3. The Court aquo erred in law and misdirected itself in deciding that Appellant is a public servant and thus precluded in terms of Section 2 (b) of the Labour Code No.24 of 1992 as amended by Legal Notice No.22 of 1995 (Para 3 of the letter);
4. The Court aquo erred in law and misdirected itself in deciding that Legal Notice No.22 of 1995 is applicable to Appellant’s contract of service when the said instrument was passed after the said contract was entered into between Appellant and 2nd Respondent, the Teaching Service Commission, and by extension the Government, prior to the amendment (Para 4 and 5 of the letter);
5. The Court aquo erred in law and misdirected itself in not deciding that Legal Notice No.22 of 1995 was unconstitutional and contrary to Section 137 (3) (f) of the Constitution of the Kingdom of Lesotho, and therefore null void ab initio to the extent that such amendment refers to teachers;
6. The Court aquo erred in law and misdirected itself into deciding that null and void ab initio and ultra vires the powers of the Minister in that the amendment purports and has the effect of amending Section 2(1) of the Labour Code No.24 of 1992;
7. The Court aquo erred in law and misdirected itself in not deciding that null and void ab initio and ultra vires the powers of the Minister in that the amendment purports to declare all public officers, as excluded from the provisions of the Labour Code No.24 of 1992 as amended;
8. The Court aquo erred in law and misdirected itself in failing to inquire as to whether the exemption of the Minister couched in amendment No.22 of 1995 was applicable to Appellant, when such inquiry would have revealed that the exemption was incompatible with I.L.O Convention No.98, and therefore in contra to Section 2 (3) of the Labour Code, No.24 of 1992.”
5. The Labour Court has ever since 1992 been vested with executive powers to enforce the awards of the court under the 1992 Labour Code. See section 34 which reads thus:-
“34. Where the Court has given judgment against a party to pay any sum under a contract of employment or under the provisions of the Code and the party fails to make any such payment within the time specified in such judgment, the President of the Court may, on the application of a party or a labour officer acting on behalf of any person to whom such sums are due, summon such party to appear before the President of the court to answer why payment has not been made.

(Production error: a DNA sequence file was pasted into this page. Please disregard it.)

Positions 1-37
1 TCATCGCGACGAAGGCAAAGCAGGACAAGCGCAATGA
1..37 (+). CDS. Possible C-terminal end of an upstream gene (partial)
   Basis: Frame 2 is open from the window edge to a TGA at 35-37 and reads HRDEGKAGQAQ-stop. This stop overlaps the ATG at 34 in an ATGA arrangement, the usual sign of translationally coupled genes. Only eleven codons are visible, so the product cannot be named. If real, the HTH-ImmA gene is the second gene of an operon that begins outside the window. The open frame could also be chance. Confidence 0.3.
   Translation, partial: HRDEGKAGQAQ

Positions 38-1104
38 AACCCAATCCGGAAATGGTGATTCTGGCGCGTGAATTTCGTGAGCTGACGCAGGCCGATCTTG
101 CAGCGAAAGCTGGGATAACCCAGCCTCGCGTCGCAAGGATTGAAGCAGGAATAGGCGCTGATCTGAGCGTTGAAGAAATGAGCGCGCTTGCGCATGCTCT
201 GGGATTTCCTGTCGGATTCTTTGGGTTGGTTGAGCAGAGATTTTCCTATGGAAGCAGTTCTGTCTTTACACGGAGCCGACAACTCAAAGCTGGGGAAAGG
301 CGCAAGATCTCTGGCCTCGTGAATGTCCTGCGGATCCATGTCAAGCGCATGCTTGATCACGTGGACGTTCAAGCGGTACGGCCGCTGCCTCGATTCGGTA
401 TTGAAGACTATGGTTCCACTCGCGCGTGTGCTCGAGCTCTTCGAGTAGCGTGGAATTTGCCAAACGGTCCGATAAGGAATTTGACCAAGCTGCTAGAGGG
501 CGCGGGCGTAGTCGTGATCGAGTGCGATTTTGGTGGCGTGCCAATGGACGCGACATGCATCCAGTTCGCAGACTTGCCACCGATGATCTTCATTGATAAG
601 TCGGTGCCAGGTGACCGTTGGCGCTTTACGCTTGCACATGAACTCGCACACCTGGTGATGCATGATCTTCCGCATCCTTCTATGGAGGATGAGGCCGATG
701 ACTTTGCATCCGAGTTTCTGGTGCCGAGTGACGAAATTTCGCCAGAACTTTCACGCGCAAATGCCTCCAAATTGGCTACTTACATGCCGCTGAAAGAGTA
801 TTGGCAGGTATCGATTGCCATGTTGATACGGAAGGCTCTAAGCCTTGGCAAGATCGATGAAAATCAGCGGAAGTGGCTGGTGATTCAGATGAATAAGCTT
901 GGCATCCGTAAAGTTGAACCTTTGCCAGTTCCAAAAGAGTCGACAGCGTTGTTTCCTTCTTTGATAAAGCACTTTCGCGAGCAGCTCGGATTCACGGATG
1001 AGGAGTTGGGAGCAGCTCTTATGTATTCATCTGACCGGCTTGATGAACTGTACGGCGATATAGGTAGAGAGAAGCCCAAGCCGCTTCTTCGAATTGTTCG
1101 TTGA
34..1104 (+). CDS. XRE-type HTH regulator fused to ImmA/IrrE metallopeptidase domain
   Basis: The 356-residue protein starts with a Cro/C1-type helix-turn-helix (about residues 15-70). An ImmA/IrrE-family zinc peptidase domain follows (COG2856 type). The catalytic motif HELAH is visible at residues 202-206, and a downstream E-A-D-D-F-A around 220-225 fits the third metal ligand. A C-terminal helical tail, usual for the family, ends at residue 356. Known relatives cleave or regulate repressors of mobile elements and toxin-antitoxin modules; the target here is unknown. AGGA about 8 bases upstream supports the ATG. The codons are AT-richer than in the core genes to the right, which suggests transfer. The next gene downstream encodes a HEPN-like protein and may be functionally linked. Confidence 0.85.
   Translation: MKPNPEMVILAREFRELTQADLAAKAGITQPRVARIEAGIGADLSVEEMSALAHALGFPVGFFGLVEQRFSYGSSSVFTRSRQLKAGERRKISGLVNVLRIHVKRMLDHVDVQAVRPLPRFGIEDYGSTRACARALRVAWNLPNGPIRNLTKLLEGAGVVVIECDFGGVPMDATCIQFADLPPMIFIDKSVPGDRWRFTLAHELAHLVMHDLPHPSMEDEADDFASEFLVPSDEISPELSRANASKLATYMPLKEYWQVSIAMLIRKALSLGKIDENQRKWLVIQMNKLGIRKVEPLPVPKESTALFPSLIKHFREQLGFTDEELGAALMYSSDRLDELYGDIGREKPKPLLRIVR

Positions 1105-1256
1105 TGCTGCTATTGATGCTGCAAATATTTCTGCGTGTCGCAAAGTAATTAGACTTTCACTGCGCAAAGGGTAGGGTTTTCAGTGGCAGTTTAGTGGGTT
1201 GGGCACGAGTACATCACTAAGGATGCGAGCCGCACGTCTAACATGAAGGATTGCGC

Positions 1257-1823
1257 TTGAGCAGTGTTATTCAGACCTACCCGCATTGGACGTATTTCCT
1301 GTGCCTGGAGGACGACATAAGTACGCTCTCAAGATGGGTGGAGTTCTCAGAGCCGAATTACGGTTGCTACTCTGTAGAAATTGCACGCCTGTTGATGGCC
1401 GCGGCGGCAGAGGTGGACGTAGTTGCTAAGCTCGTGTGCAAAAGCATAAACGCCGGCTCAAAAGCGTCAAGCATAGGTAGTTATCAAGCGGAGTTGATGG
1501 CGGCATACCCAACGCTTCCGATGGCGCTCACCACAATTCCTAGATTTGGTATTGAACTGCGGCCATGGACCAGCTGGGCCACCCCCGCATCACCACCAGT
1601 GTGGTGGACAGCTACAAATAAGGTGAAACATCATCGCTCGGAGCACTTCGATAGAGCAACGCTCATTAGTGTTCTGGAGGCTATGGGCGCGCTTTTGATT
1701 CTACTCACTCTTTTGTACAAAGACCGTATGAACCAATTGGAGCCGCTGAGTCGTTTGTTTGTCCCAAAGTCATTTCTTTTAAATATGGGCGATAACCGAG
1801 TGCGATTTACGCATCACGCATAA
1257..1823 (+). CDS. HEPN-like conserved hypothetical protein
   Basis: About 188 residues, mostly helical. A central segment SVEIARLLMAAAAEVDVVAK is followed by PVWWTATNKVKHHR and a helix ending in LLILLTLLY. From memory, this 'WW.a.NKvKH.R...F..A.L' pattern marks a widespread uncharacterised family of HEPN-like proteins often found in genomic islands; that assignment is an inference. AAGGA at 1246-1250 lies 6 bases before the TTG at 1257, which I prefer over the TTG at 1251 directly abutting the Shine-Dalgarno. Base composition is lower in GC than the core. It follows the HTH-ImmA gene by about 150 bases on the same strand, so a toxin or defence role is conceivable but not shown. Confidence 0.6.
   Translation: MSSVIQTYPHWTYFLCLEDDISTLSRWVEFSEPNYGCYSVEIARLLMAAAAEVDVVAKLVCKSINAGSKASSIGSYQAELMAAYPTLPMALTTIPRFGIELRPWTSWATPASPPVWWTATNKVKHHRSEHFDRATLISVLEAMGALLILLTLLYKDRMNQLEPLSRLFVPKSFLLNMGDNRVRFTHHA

If such party fails to satisfy the President of the Court that the failure to make payment was due to no fault on his or her part, the President of the Court may order the party’s detention in prison until the payments mentioned in the order are made or for a period of six months, whichever be the shorter period. The person entitled to enforce the judgment shall not be responsible for the expenses of such detention.”
6. Section 144 of the Constitution of Lesotho reads thus:-
144. (1) There shall be a Teaching Service, the functions of
which shall be as prescribed by an Act of Parliament.
(2) There shall be a Teaching Service Commission, the composition, powers, duties and procedure of which shall be prescribed by an Act of Parliament.”
7. Indeed the Education Act No.10 of 1995 establishes the Lesotho Teaching Service (Part V of the Act) and the Teaching Service Commission (Part IX) whose functions are to appoint, promote, demote, discipline, transfer and remove from office teacher “whose salaries are paid by the Government.”
8. Under section 154 of the Constitution generic definitions “public office” and “public officer” and “public service” is given as follows:-
“public office” means any office of emolument in the public
“public officer” means a person holding or acting in any public
“public service” means subjects to the provision of this section
the service of the King in respect of the Government of Lesotho.”
These are indeed broad and generic definitions that need to be contextualized purposefully; generously defined “public officer” may exclude even the judicial officers (section 154 (3) of the Constitution). Any limitation must necessarily be derived from an Act of Parliament governing the particular public institution.